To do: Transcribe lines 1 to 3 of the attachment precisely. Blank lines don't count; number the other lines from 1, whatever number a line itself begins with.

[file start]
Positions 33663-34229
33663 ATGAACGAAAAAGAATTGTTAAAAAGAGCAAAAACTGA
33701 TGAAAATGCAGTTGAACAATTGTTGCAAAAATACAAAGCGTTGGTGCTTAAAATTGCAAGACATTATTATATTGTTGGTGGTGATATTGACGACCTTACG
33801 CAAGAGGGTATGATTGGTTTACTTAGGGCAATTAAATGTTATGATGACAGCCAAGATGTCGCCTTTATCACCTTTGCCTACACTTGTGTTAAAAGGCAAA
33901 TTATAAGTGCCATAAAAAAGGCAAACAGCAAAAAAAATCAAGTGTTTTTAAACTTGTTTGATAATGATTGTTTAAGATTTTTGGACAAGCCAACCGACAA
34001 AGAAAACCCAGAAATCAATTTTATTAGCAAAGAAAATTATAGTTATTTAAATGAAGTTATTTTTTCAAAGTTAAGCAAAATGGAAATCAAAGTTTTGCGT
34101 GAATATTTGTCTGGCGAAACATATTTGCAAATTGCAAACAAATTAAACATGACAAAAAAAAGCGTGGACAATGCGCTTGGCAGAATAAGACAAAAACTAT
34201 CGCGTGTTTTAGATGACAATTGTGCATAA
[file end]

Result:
Positions 33663-34229
33663 ATGAACGAAAAAGAATTGTTAAAAAGAGCAAAAACTGA
33701 TGAAAATGCAGTTGAACAATTGTTGCAAAAATACAAAGCGTTGGTGCTTAAAATTGCAAGACATTATTATATTGTTGGTGGTGATATTGACGACCTTACG